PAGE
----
Favorite sons and a daughter

Small towns produce some amazing people.

Today we spent a little more time in Kansas, and stopped briefly in the town of Howard to find their post office. It’s Kansas, after all, so they jumped on the Oz theme for decorations. Cute, right? (Did you know Frank Baum never actually visited Kansas?) At any rate, the town is named for a favorite son who was a Civil War general and who founded Howard University in Washington D.C. Not too shabby!

And then we aimed for the town of Sedan KS, speaking of the Land of Oz. The city fathers at one time decided to pave their street with yellow bricks, or so say all the guidebooks. They were sure that would draw crowds. Well, we came and only accidentally found out that the “yellow” bricks were actually on a sidewalk, and not for a very long distance. But as we were looking around the town, two guys jumped out of a car, looked at the sidewalk for five minutes, and then left. Guess it is a magnet of sorts. We had actually stopped there primarily because Sedan is the home of Emmett Kelly, of clown fame. The Emmett Kelly museum decided to close today – gone fishing – but in looking around, we could only imagine what would lead an ambitious young man to jump on the first circus wagon coming through.  No offense, Sedan.

And then it was on to another Laura Ingalls Wilder shrine – the actual site of the Little House on the Prairie. The house is someone else’s of the era, but the view is equally…well, plain.  Not much in sight. However, based on the historical record, I suspect the road we drove on is the same path the Indians trod as they left their native land for the reservation. This was a dramatic scene in the book, as the Ingalls family stood on their front step and watched them walk and ride by in silent single file.

Next was Bartelsville OK, where not that many years later, another son of the prairies constructed a marvel of the time – a ‘skyscraper’ – and a real departure from his normal emphasis on the horizontal. We couldn’t see much inside, but we could admire the outside of Frank Lloyd Wright’s Price Building, which still dwarfs its neighbors. Striking and still identifiably FLW.

Then it was off to the birthplace of the indisputable favorite son of Oklahoma – Will Rogers. I was bit disconcerted when an ancient (aka older than I) docent asked me with great curiosity how I had heard of Will Rogers. I could only offer – “Because I am an American?” I mean, what kind of question was that? But it seems that many people stop in to the big museum clueless as to who was being lionized there. Sigh.

Oh well. We began at the birthplace, which we found after going through some not-too-impressive farms. I had rather expected to hear about Will’s’ humble beginnings and isolated childhood. But no. While he did live on a ranch, it was no small deal, as his grandfather had helped chart the founding of Kansas and was a respected state leader. The Rogers house was always full of people and discussions of the issues of the day, and young Will even went to boarding school in Missouri as a child. The Rogers family was Oklahoma royalty before there even was an Oklahoma, and certainly before Will was even born.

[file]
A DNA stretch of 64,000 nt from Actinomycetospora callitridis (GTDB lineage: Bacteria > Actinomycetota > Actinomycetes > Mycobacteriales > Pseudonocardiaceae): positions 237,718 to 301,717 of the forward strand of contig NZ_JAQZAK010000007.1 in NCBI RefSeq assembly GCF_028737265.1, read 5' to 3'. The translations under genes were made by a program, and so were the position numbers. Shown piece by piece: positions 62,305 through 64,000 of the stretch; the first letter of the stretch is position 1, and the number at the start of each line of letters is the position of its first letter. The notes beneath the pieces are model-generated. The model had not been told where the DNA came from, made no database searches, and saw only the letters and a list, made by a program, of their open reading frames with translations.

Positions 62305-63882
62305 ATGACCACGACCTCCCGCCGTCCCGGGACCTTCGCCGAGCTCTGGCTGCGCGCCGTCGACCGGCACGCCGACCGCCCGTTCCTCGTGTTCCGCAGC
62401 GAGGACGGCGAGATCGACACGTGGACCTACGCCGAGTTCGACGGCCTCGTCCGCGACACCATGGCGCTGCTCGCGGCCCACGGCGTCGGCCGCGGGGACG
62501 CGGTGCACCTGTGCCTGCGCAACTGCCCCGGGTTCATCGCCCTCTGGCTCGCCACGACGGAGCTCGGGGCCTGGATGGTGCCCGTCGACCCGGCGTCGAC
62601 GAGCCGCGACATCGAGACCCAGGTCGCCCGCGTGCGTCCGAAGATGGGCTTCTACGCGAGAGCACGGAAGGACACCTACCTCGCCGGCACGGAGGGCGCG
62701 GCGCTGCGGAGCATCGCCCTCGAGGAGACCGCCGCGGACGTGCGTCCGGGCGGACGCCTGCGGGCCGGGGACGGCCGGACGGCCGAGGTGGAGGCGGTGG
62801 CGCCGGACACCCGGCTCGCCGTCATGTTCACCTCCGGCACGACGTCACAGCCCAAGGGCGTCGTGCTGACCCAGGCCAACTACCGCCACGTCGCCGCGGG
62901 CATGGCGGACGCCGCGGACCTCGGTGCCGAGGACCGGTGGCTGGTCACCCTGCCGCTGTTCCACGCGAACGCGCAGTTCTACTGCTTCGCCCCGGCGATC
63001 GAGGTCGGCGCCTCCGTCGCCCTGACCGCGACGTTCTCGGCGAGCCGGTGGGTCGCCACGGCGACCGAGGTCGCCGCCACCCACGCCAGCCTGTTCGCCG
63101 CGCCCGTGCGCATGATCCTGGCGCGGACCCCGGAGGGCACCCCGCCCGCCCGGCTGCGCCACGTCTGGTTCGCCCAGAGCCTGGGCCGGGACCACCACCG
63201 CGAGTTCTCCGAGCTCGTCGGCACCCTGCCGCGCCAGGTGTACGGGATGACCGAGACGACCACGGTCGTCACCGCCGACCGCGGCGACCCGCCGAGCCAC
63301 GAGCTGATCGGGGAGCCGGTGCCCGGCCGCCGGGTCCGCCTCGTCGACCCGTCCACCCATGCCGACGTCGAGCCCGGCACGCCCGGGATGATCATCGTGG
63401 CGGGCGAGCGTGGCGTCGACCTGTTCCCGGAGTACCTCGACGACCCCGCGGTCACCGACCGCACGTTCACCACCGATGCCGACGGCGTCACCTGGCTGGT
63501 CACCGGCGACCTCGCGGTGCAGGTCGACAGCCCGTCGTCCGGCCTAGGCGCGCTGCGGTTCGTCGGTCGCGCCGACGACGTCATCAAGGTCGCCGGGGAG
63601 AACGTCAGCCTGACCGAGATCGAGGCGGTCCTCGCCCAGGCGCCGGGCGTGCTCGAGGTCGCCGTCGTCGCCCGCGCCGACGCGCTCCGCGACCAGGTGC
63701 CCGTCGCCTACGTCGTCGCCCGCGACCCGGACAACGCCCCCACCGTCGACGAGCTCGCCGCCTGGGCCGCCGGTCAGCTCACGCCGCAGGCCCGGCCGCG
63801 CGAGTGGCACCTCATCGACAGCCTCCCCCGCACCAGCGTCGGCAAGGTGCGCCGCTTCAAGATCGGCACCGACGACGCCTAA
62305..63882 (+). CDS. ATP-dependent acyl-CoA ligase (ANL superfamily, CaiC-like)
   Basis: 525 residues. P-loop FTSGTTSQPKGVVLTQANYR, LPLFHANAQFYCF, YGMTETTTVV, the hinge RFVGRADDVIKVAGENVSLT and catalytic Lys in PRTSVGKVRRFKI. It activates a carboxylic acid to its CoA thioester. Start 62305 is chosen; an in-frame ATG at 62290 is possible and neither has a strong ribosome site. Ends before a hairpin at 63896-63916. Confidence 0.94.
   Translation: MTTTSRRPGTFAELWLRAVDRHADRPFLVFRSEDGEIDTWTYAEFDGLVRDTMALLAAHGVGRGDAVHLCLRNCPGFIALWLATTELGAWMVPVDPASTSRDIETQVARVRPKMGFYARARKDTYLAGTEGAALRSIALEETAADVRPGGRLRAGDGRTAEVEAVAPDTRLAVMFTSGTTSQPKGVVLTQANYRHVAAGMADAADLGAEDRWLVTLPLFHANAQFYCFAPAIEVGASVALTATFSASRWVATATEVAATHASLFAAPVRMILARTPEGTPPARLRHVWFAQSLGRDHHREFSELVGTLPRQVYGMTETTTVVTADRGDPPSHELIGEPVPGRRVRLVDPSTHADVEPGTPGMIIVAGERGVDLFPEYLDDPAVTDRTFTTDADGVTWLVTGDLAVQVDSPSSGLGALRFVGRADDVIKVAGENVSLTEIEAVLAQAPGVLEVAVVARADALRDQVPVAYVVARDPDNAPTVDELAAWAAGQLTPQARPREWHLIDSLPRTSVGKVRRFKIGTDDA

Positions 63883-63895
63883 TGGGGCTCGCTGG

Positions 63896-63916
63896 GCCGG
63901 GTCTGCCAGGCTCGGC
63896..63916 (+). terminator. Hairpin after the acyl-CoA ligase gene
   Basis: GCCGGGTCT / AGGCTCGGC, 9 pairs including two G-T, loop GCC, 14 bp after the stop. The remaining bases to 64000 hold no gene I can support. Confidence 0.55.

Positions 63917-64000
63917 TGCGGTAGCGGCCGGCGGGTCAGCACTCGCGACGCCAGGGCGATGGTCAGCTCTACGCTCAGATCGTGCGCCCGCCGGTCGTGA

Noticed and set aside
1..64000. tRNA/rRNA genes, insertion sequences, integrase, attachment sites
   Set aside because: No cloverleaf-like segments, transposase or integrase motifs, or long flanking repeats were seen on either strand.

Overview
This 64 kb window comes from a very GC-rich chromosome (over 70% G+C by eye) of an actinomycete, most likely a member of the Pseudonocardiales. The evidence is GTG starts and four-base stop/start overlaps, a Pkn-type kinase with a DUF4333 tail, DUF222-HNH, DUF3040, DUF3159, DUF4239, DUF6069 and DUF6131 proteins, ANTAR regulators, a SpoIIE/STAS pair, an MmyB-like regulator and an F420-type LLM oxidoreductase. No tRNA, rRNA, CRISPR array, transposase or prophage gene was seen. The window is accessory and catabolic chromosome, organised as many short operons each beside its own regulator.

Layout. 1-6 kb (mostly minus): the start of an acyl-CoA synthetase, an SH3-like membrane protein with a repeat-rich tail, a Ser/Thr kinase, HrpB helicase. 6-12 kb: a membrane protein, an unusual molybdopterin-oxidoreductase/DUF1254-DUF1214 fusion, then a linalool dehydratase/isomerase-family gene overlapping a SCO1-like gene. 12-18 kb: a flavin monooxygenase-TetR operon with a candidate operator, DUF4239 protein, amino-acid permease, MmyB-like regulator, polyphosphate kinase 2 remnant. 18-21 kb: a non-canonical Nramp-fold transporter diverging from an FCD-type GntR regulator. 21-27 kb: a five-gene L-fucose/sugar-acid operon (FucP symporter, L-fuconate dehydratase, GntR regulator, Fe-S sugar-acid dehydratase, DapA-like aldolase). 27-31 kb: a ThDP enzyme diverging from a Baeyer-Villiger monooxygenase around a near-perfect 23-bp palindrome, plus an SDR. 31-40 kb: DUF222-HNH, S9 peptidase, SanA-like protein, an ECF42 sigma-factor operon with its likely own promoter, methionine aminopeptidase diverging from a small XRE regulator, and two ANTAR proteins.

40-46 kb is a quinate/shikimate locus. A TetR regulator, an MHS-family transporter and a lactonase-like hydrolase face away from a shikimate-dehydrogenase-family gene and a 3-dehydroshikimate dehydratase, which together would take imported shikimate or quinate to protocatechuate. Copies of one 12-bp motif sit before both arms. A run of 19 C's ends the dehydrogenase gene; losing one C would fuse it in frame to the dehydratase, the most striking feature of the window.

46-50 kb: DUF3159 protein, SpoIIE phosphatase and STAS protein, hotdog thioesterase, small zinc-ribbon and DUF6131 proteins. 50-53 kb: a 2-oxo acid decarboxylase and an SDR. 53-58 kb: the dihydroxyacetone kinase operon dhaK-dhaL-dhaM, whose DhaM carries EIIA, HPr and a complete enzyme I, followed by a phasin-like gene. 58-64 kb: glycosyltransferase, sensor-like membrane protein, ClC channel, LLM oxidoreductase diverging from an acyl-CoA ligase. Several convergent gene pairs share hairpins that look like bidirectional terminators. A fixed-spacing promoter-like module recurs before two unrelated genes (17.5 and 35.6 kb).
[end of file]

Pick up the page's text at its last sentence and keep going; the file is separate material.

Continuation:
Yes, his mother and father were both part Cherokee, and the family was always very proud of their native American roots. A freed slave on the ranch once taught Will some very fancy rope tricks, which stood him well as he started on the rodeo circuit. He became quite popular as he started talking and quipping with the audiences, eventually becoming known as the “poet lariat.” A smart, funny and nice guy who became a movie star, radio star, journalist, and all-around all-American humorist.

Let’s start with the farm, which was quite impressive for its time.

In the nearby town of Claremore, there is the Will Rogers Museum. This town also happens to be the location for the setting of the musical Oklahoma! Not too bad, especially when you consider the theme song is now the state anthem. Oklahomans have a tendency to stand when it is being played in theatres.

This museum holds quite a collection of Rogers memorabilia, covering his entire career and even his untimely and unfortunate death in a small plane while vacationing in Alaska. You may not know the man, but his humor and style continue to endear him to millions.

One thought on “Favorite sons and a daughter

  1. I have nine Oz books that were my mother’s when she was a child. One of my fondest childhood memories is getting all curled up and comfortable with my mother and brother while she read the Oz books to us. I loved those books!

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